Since former Home Secretary Alan Johnson was revealed to be a participant in ITV’s Saturday night madhouse The Masked Singer, the Westminster set has been forced to pay attention to this utterly bizarre show.
There was something satisfying about squeezing an election in before the end of 2019.
Come to our Christmas shindig, they said. Well how could I refuse?
That big broadband offer by the Labour Party last week shows they are a party with ambition.
The decision by ITV to exclude Lib Dem leader Jo Swinson from their general election debate is a stinker.
Fundamentally, Brexit is not about meaningful votes, legal chicanery and the ego of politicians who want an amendment named after them.
Delusion rules in politics these days.
They used to say politics was showbusiness for ugly people. Not any more.
One of the nation’s foremost political scientists said to me last week: “Boris Johnson is so bad he’s made Jeremy Corbyn look like a statesman this week.”
Some jokes write themselves.
With Boris Johnson taking the reins in Downing Street my daughter moved on to the fourth Prime Minister of her lifetime.
The Green New Deal is the current buzzword of internet lefties.
Boris Johnson, famed for his plain-speaking/racism (delete according to taste) might have summed up a recent conversation I had with a Scots Tory thus: there ain’t many burkas in Banff or Berwick or Ballantrae.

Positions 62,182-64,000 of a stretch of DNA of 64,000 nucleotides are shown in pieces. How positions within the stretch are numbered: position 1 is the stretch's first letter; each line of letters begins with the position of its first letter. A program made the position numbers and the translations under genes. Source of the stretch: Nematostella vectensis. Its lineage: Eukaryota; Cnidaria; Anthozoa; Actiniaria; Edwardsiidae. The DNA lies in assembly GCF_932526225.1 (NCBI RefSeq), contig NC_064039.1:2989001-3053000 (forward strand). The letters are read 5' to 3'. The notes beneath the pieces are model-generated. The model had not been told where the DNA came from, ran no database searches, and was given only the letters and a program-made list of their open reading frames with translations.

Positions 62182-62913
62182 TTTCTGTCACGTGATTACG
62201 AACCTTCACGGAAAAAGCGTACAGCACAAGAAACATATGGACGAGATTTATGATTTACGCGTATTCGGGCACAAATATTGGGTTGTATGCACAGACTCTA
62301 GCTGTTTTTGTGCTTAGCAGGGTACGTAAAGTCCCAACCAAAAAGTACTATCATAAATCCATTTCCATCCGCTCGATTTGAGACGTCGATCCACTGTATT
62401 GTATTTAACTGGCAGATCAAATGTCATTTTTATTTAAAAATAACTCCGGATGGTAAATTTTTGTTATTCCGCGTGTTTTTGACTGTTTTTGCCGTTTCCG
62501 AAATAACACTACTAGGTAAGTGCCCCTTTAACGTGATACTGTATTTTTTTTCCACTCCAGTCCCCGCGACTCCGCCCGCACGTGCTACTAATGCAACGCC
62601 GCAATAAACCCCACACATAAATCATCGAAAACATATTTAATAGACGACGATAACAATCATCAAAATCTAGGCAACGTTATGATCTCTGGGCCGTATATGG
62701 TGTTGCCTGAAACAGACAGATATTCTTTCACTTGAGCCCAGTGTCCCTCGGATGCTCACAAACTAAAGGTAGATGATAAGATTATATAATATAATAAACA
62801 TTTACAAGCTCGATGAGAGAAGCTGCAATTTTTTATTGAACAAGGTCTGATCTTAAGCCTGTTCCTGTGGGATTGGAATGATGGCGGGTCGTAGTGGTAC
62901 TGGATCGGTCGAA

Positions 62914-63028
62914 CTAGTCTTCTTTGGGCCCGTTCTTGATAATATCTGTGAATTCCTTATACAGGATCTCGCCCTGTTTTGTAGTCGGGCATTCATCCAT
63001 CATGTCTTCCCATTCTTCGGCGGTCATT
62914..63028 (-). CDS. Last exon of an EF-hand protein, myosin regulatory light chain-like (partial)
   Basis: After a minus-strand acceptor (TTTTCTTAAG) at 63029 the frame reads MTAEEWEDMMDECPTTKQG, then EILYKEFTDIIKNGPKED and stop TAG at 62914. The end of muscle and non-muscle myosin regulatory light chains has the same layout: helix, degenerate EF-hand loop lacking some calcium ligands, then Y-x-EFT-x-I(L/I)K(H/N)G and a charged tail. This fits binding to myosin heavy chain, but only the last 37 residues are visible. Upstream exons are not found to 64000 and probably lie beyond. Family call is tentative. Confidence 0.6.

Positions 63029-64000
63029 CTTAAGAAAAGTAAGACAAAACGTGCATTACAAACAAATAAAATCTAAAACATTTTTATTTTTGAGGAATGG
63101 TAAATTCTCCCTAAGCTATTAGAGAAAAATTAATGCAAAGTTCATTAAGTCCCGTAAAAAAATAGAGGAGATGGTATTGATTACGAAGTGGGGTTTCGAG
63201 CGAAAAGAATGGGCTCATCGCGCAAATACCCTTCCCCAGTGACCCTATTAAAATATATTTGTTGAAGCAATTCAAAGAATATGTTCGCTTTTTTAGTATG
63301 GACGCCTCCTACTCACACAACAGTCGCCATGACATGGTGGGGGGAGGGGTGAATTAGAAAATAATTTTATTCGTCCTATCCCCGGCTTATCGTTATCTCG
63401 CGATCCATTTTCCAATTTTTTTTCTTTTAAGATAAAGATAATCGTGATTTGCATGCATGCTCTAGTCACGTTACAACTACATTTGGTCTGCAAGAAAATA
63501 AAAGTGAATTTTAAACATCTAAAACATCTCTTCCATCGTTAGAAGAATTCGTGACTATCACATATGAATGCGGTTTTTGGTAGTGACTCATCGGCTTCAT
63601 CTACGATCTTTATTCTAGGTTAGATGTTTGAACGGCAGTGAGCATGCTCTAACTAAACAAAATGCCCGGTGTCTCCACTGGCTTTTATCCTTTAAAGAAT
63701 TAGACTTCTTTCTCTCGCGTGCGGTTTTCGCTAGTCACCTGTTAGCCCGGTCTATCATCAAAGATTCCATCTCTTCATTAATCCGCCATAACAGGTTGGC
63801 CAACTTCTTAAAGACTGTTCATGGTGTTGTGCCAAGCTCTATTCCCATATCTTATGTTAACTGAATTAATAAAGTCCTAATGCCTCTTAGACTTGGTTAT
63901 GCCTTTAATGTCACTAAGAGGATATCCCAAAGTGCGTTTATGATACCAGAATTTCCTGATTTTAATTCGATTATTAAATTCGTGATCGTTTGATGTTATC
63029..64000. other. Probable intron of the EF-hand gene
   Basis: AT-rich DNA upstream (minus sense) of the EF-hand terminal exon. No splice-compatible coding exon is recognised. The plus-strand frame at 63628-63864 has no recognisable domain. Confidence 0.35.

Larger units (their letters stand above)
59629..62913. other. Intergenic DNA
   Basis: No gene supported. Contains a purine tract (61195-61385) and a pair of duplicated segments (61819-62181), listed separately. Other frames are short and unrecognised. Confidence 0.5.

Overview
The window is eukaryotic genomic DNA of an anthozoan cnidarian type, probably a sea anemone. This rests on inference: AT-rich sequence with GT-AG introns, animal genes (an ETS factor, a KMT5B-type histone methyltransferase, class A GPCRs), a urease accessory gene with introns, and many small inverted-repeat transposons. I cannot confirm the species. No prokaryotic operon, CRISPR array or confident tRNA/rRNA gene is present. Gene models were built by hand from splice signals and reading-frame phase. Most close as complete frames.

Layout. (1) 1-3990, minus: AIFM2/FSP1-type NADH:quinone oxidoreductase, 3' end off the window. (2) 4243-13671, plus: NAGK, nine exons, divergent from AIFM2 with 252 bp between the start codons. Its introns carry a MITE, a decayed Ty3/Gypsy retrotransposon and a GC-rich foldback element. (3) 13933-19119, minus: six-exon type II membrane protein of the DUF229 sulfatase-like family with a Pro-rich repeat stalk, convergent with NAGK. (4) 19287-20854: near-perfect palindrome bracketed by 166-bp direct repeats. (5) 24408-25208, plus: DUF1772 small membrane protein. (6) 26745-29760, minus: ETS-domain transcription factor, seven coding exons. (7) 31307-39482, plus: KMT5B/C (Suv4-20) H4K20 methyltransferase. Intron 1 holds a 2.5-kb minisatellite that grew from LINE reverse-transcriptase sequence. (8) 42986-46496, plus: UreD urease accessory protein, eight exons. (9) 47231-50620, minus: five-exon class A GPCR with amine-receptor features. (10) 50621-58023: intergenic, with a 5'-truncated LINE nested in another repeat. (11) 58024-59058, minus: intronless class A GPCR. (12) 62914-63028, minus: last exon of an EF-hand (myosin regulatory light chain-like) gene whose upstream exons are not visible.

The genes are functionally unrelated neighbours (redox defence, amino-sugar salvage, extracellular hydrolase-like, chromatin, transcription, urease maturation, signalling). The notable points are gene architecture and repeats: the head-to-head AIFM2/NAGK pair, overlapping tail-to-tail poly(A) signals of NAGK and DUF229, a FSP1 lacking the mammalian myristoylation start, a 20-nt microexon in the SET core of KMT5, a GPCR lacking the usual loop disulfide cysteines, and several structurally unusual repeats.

‘Democracy dies in darkness’ runs the strapline for US newspaper The Washington Post, the one that toppled President Nixon over Watergate.
If there is one thread running through all the wacky political plot lines playing out in London just now it is this: a fundamental misunderstanding of Scotland.
The BBC lucked out with the scheduling of their documentary series about Margaret Thatcher
Polling must be the one industry where practitioners consistently fail to do their jobs properly, and yet customers queue up to throw more money at them.
If you think we’ve had lots of politics in 2019, you ain’t seen nothing yet.
Depending on how politics shakes down there may be a general election and/or European elections in the next few weeks.
Douglas Ross, the MP for Moray, is already the first MP to mention haggis ice-cream in the House of Commons.
The A-Team was everything for me and those of my vintage. In the playground we would squabble over who got to play Hannibal, Face, Murdock or BA Baracus.
Given the gallons of the stuff that was consumed on Burns’ Night last week it seems appropriate to compare Brexit to malt whisky: both are best consumed straight.
Predictions are a mug's game at the best of times but in the current political climate they are particularly daft.